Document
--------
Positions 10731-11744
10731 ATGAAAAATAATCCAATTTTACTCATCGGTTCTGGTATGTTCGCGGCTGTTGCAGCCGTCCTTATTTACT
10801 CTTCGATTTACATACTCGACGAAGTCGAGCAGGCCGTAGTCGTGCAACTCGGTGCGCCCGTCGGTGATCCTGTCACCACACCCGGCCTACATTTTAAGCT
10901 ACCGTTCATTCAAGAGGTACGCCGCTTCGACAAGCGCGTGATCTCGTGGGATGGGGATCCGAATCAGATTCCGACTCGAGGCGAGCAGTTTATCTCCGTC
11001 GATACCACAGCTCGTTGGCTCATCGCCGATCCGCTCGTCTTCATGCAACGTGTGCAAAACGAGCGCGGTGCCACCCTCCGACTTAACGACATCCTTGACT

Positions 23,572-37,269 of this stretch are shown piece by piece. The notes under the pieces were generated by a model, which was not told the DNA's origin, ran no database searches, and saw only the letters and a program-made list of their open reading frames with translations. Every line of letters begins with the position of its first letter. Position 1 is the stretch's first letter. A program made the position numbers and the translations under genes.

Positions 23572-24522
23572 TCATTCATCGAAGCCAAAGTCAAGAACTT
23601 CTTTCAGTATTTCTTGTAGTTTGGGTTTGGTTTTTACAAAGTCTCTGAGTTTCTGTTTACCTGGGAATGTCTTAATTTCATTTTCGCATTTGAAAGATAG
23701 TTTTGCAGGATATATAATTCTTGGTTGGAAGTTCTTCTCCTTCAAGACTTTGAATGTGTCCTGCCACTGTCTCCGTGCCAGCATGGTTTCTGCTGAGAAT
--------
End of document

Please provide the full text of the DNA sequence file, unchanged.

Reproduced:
Positions 10731-11744
10731 ATGAAAAATAATCCAATTTTACTCATCGGTTCTGGTATGTTCGCGGCTGTTGCAGCCGTCCTTATTTACT
10801 CTTCGATTTACATACTCGACGAAGTCGAGCAGGCCGTAGTCGTGCAACTCGGTGCGCCCGTCGGTGATCCTGTCACCACACCCGGCCTACATTTTAAGCT
10901 ACCGTTCATTCAAGAGGTACGCCGCTTCGACAAGCGCGTGATCTCGTGGGATGGGGATCCGAATCAGATTCCGACTCGAGGCGAGCAGTTTATCTCCGTC
11001 GATACCACAGCTCGTTGGCTCATCGCCGATCCGCTCGTCTTCATGCAACGTGTGCAAAACGAGCGCGGTGCCACCCTCCGACTTAACGACATCCTTGACT

Positions 23,572-37,269 of this stretch are shown piece by piece. The notes under the pieces were generated by a model, which was not told the DNA's origin, ran no database searches, and saw only the letters and a program-made list of their open reading frames with translations. Every line of letters begins with the position of its first letter. Position 1 is the stretch's first letter. A program made the position numbers and the translations under genes.

Positions 23572-24522
23572 TCATTCATCGAAGCCAAAGTCAAGAACTT
23601 CTTTCAGTATTTCTTGTAGTTTGGGTTTGGTTTTTACAAAGTCTCTGAGTTTCTGTTTACCTGGGAATGTCTTAATTTCATTTTCGCATTTGAAAGATAG
23701 TTTTGCAGGATATATAATTCTTGGTTGGAAGTTCTTCTCCTTCAAGACTTTGAATGTGTCCTGCCACTGTCTCCGTGCCAGCATGGTTTCTGCTGAGAAT